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Posted: Aug 02, 2016
Mapping the exotic matter inside neutron stars
(Nanowerk News) The recent detection of gravitational waves emitted by two merging black holes by the LIGO and Virgo collaborations has opened up a new observational window into the cosmos.
Future observations of similar mergers between two neutron stars or a neutron star and a black hole may revolutionize what we know today about the properties of neutron stars, the densest stellar objects in the universe. By providing detailed dynamical information about the material properties of these stars, such measurements will shed light on their internal composition.
"Ultimately, they may answer the question, whether neutron stars are composed solely of ordinary atomic nuclei, or if they contain more exotic matter in the form of dense deconfined quark matter," says physicist Aleksi Vuorinen at the University of Helsinki.
Towards accurate theoretical understanding, as well
In order to be able to properly take advantage of the future observational data, it is essential that our theoretical understanding of the possible constituents of neutron star matter - dense nuclear and quark matter - be as accurate as possible.
This is, however, an extremely challenging problem, as few first principle tools exist for studying such a strongly interacting medium due to the complexity of the underlying microscopic theory, Quantum Chromodynamics (QCD). The most important tools available for such studies are so-called chiral effective theories for the nuclear interactions, applicable for nuclear matter, and thermal perturbation theory, applicable for deconfined quark matter.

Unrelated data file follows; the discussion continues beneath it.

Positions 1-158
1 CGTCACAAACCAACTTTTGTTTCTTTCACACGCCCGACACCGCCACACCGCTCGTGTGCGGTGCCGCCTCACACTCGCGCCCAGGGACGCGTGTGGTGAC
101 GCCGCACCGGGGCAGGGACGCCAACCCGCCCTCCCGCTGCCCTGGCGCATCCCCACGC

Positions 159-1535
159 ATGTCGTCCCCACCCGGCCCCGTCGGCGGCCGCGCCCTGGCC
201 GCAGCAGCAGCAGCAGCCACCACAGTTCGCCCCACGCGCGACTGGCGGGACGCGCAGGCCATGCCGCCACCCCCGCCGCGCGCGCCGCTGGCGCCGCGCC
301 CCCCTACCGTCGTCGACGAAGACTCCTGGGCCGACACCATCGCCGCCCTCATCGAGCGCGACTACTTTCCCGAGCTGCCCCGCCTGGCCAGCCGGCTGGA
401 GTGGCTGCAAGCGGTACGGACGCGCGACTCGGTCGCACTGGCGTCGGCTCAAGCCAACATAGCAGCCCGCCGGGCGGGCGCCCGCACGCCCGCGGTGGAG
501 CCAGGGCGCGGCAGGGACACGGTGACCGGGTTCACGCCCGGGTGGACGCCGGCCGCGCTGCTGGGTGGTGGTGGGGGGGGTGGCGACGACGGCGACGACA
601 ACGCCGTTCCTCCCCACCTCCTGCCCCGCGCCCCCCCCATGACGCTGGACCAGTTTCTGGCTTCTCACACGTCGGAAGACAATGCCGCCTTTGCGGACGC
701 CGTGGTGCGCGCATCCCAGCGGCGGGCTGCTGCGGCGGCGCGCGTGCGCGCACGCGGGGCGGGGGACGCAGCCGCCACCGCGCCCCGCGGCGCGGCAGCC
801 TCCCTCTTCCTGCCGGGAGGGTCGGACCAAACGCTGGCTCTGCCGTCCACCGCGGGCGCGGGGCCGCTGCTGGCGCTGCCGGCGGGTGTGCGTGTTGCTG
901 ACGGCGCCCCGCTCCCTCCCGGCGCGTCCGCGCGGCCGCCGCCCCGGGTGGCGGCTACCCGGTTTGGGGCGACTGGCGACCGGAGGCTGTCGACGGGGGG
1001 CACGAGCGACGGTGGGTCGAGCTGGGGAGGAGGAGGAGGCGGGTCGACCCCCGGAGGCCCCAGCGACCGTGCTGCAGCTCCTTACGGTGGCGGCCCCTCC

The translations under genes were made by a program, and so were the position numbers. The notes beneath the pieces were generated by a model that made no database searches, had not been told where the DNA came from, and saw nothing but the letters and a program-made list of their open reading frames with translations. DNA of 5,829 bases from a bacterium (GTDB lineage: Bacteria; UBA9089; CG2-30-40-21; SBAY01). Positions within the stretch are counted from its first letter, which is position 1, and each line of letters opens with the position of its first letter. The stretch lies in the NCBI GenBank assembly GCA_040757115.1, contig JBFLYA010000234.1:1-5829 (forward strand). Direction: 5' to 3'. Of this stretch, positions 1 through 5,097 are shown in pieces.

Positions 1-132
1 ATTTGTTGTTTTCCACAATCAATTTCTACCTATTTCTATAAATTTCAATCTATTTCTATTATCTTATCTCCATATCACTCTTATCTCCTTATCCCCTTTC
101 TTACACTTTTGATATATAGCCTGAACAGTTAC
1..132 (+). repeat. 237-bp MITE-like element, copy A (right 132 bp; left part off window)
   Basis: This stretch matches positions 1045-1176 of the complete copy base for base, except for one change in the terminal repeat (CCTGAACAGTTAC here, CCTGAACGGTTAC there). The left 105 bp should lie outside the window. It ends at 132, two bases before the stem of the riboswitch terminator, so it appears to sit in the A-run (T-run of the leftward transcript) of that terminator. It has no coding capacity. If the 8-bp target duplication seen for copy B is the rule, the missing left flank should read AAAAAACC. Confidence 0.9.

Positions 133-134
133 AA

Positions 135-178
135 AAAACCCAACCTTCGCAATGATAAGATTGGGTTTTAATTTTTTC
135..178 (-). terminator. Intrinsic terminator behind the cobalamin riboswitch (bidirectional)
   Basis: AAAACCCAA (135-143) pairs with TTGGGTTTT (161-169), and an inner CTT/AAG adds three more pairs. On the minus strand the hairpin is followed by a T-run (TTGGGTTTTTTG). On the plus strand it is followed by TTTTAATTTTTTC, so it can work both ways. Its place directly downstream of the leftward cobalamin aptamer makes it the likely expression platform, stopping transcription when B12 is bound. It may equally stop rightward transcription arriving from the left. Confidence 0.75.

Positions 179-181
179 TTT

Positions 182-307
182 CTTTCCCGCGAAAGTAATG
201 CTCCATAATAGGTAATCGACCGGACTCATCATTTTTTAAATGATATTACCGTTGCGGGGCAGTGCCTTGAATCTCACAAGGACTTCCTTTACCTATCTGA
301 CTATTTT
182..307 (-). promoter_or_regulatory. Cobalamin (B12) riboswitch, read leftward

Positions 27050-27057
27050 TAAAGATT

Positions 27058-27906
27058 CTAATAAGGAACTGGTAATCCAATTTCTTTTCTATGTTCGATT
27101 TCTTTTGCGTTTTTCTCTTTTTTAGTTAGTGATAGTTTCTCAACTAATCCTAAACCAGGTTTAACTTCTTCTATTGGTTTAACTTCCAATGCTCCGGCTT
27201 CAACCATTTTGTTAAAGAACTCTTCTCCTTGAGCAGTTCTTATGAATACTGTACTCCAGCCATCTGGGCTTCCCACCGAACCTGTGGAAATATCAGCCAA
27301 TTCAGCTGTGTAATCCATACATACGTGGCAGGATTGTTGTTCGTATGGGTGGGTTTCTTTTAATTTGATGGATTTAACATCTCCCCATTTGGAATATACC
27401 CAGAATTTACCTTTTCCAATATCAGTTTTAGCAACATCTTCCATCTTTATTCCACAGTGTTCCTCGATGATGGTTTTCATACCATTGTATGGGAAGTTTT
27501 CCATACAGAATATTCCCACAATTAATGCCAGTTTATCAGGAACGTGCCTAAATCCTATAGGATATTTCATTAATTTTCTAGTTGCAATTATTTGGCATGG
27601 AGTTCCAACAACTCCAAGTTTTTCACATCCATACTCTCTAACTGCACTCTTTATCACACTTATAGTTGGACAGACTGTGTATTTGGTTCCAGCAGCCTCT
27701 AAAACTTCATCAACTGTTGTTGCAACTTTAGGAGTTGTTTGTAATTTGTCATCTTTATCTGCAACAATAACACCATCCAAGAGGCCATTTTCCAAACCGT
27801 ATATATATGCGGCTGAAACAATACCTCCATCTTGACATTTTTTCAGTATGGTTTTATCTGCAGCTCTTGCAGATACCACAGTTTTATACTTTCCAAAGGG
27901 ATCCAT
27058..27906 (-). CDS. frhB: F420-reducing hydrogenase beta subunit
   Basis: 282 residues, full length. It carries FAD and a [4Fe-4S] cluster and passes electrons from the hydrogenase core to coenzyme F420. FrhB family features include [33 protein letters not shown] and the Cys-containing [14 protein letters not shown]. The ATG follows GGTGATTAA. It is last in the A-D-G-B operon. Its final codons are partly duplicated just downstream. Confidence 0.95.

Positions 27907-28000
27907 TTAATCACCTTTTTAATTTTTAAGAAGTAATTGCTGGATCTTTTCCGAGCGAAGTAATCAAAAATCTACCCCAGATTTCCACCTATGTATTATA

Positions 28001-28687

In their recent paper published in Physical Review Letters ("Cool Quark Matter"), Aleksi Kurkela (CERN and University of Stavanger) and Aleksi Vuorinen were able to perform the first accurate determination of the thermodynamic properties of dense quark matter under the violent conditions that take place in neutron star mergers.
They applied thermal perturbation theory to a high order, generalizing previous work applicable only at zero temperature. This is a very important development, as neutron star mergers may witness enormously high temperatures, reaching perhaps even 100 MeV, or 1.000.000.000.000 K.
The new results enable realistic simulations with neutron stars containing quark cores, and thus represent an important step towards eventually distinguishing between neutron and quark matter cores in neutron stars.